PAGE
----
The Adventures of Ferdinand Count Fathom HTML version

Chapter 6
He Meditates Schemes Of Importance.
It was in these parties that he attracted the notice and friendship of his patron's
daughter, a girl by two years older than himself, who was not insensible to his
qualifications, and looked upon him with the most favourable eyes of
prepossession. Whether or not he at this period of his life began to project plans
for availing himself of her susceptibility, is uncertain; but, without all doubt, he
cultivated her esteem with as obsequious and submissive attention as if he had
already formed the design, which, in his advanced age, he attempted to put in
Divers circumstances conspired to promote him in the favour of this young lady;
the greenness of his years secured him from any appearance of fallacious aim;
so that he was indulged in frequent opportunities of conversing with his young
mistress, whose parents encouraged this communication, by which they hoped
she would improve in speaking the language of her father. Such connexions
naturally produce intimacy and friendship. Fathom's person was agreeable, his
talents calculated for the meridian of those parties, and his manners so
engaging, that there would have been no just subject for wonder, had he made
an impression upon the tender unexperienced heart of Mademoiselle de Melvil,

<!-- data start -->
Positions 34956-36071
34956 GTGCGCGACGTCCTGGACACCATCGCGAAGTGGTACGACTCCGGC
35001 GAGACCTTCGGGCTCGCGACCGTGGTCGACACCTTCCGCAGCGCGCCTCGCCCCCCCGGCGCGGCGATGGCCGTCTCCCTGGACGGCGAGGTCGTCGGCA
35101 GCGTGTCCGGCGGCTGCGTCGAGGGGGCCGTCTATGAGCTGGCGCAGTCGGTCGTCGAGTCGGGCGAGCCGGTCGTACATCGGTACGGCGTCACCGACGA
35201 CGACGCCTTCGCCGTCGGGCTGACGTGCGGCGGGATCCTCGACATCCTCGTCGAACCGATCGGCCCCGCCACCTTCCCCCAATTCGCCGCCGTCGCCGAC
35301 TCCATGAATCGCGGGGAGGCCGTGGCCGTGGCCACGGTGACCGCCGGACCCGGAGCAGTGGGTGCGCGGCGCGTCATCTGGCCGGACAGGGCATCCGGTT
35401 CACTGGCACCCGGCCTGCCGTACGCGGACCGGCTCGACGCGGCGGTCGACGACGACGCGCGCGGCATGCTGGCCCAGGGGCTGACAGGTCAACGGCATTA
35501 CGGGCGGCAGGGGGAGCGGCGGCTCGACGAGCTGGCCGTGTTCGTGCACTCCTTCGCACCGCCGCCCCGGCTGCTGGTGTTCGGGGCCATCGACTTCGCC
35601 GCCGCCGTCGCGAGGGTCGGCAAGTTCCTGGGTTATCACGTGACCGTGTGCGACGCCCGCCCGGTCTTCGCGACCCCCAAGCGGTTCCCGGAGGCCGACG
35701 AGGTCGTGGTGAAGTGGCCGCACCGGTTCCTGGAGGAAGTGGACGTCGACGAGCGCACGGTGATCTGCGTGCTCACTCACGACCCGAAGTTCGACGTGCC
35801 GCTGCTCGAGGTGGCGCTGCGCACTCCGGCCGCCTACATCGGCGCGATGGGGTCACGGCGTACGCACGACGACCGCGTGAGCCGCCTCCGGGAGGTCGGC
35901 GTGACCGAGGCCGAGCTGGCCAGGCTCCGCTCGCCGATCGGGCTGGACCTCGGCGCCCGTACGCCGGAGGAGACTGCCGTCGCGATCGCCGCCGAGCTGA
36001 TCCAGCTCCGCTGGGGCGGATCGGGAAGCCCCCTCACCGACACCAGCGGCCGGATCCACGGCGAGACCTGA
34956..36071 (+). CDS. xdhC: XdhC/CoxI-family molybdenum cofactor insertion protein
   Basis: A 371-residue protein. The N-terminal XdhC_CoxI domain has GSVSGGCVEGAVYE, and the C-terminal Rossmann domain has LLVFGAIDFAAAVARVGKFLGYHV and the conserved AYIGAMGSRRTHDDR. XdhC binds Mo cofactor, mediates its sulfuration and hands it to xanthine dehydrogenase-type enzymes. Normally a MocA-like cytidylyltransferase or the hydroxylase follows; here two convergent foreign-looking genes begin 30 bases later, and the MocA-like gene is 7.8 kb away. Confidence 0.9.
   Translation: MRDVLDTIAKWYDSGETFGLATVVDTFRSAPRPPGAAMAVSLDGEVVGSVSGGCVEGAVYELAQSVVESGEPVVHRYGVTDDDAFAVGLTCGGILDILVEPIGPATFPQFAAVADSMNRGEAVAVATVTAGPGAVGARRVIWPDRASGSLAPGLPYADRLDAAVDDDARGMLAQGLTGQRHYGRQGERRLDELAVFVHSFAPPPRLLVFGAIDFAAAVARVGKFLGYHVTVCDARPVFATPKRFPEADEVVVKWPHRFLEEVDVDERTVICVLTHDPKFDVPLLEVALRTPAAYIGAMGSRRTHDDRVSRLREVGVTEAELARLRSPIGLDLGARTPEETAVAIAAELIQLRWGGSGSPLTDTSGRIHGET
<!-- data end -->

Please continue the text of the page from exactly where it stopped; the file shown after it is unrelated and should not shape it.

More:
whose beauty was not so attractive as to extinguish his hope, in raising up a
number of formidable rivals; though her expectations of fortune were such as
commonly lend additional lustre to personal merit.
All these considerations were so many steps towards the success of Ferdinand's
pretensions; and though he cannot be supposed to have perceived them at first,
he in the sequel seemed perfectly well apprised of his advantages, and used
them to the full extent of his faculties. Observing that she delighted in music, he
betook himself to the study of that art, and, by dint of application and a tolerable
ear, learned of himself to accompany her with a German flute, while she sung
and played upon the harpsichord. The Count, seeing his inclination, and the
progress he had made, resolved that his capacity should not be lost for want of
cultivation; and accordingly provided him with a master, by whom he was
instructed in the principles of the art, and soon became a proficient in playing
upon the violin.
In the practice of these improvements and avocations, and in attendance upon
his young master, whom he took care never to disoblige or neglect, he attained
to the age of sixteen, without feeling the least abatement in the friendship and
generosity of those upon whom he depended; but, on the contrary, receiving
every day fresh marks of their bounty and regard. He had before this time been
smit with the ambition of making a conquest of the young lady's heart, and
foresaw manifold advantages to himself in becoming son-in-law to Count Melvil,
who, he never doubted, would soon be reconciled to the match, if once it could
be effectuated without his knowledge. Although he thought he had great reason
to believe that Mademoiselle looked upon him with an eye of peculiar favour, his
disposition was happily tempered with an ingredient of caution, that hindered him
from acting with precipitation; and he had discerned in the young lady's